Maher’s vehement opposition to “politically correct” culture will certainly be a main topic of conversation between the two, seeing as it’s something Yiannopoulos has often used to excuse his extremist behavior. The two are very much on opposite ends of the spectrum ideologically, but Maher has proven to have surprising crossover appeal with right-leaning thinkers—most notably, perhaps, with regard to his views on Islam. Bill Maher has booked alt-right favorite Milo Yiannopoulos to appear as the top-of-the-show guest on his HBO series Real Time this Friday, according to Deadline. Real Time With Bill Maher airs live Friday nights at 10:00 p.m. “I’ve been a longtime critic of colleges shutting people up,” Maher said last Friday in relation to the Berkeley protests. The news comes a week after Maher expressed interest in speaking with Yiannopoulos (whose racist provocations had him banned from Twitter last year) after his scheduled appearance at UC-Berkeley was shut down by protesters. Yiannopoulos will not appear on the show’s panel segment—which typically includes a mix of liberals and conservatives—and instead go one-on-one with the show’s aggressively opinionated host. Given his past history of bigoted, inflammatory statements, it could get ugly. No matter what direction their conversation goes Friday, this should provide one of the rare instances where Yiannopoulos will engage with a sharply liberal public figure before a wide, likely unfriendly audience.
On a bare black box stage lit blue, dancers Jamar Roberts, Christopher Taylor, and Jeremy T. Though three different actors embody the character of Chiron in three different periods of his life (tween, teen, and young adult), the spirit and direction of the actors’ performances are so powerful as to feel almost as if they are one. This gorgeous tribute to the Oscar-nominated film perfectly embodies that oneness. As choreographed by Robert Battle, artistic director of New York’s Alvin Ailey American Dance Theater, and directed by Anna Rose Holmer, who broke out last year with the critically acclaimed indie The Fits, Chiron’s emotional arc is rendered balletic. Villas perform to Nicholas Brittel’s signature score. One of Moonlight’s many cinematic feats lies in its casting.
(Ava DuVernay, director of the upcoming A Wrinkle in Time, is set to be the first.)
Caro’s breakout film was 2002’s Whale Rider, which stars Keisha Castle-Hughes as a Māori girl who defies gender stereotypes to lead her people, while North Country features a woman fighting for equal rights in the workplace. The Reporter also announced that Bill Kong, who has produced notable crossover wuxia films such as Hero, House of Flying Daggers, and Crouching Tiger, Hidden Dragon, has also boarded as executive producer. In light of hiring a non-Asian director, the studio seems eager to assure fans that the film will in fact cast Chinese actors in the lead roles, despite an early spec script that had added a white lead as a love interest for Mulan. Let’s get down to business: Disney’s Mulan remake has finally found its director. Previous reports suggested that Disney was seeking an Asian director and had spoken with Ang Lee (who passed for scheduling reasons) and Jiang Wen about the project. That makes Caro well-suited for a movie like Mulan, which is based on the Chinese folk tale about a woman disguising herself as a man to take her father’s place in the army. The Hollywood Reporter broke the news on Tuesday that the studio has hired New Zealand-based director Niki Caro, whose credits include Whale Rider, North Country, and upcoming drama The Zookeeper’s Wife, to direct the new live-action adaptation of the 1998 animated classic. The announcement, according to the Reporter, makes Caro the second female director ever to helm a (live-action) Disney movie with a budget over $100 million. Mulan is just one of a slew of live-action adaptations of the studio’s most popular animated films, which include Cinderella, The Jungle Book, and Beauty and the Beast, which comes out in March. The Mulan remake, a blend of the original legend and the 1998 animated movie, is scheduled for release in November 2018.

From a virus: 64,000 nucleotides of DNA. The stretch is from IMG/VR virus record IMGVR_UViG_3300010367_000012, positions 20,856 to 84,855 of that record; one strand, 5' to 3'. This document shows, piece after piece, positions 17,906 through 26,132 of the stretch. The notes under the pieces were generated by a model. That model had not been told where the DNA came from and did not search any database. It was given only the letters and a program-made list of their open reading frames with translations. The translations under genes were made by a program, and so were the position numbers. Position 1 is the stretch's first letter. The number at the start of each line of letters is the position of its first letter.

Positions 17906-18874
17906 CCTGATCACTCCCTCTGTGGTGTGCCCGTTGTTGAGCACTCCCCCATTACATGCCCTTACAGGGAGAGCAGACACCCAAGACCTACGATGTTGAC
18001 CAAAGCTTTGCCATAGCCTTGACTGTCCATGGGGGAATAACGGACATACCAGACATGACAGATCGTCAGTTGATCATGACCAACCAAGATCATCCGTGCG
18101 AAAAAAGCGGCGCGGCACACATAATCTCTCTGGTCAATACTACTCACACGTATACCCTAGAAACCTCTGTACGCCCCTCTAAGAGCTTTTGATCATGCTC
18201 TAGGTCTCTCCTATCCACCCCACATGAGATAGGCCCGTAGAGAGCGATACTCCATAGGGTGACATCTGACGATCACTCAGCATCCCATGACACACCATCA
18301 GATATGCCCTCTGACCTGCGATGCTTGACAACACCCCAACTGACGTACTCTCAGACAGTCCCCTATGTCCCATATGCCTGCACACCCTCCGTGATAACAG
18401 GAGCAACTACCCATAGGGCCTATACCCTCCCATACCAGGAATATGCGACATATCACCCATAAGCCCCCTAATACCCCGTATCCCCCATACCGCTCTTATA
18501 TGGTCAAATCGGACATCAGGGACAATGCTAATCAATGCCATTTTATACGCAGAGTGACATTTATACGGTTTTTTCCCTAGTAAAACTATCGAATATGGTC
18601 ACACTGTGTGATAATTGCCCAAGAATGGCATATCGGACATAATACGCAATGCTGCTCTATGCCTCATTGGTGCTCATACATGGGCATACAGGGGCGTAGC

In the cycle of the Trump Administration, a delay of even a few hours means you’re bound to be working off of old news. (On Kellyanne Conway’s starkly contradictory Today Show segment, Noah asked, “How does she say that with a straight face?”)
Yet by the time 11:00 p.m. Daily Show host Trevor Noah could barely contain his glee at the irony of it all. Drain the swamp—down the previous levels!” The story was big enough for Noah to spend two segments on it, later transitioning to Republicans’ laughably evasive responses to Flynn’s lies and subsequent departure. “President Trump is a genius, people—he hires a cabinet full of terrible people, fires them one-by-one, looks like he’s a man of action. rolled around, late-night comics were already far behind on the shocking information dumps. It was the latest blow to the Trump Administration, which has seemingly turned terrible decision-making into an art form. The New York Times and CNN broke major news well after Noah’s show-taping that it wasn’t just Flynn talking with the Kremlin—several “high-level officials” of the Trump campaign reportedly engaged in “constant” communication with Russian intelligence officials. Tuesday started off with a bombshell in the political world as Michael Flynn resigned amid swirling scandal, becoming the shortest-serving National Security Advisor in modern American history. Tuesday night’s Daily Show thus provides an illuminating reminder that as these revelations continue to pile up, it’s getting harder and harder—or perhaps a little easier—to make sense of it all. “Donald Trump [is] finally draining the swamp of the people he brought to the swamp,” he quipped.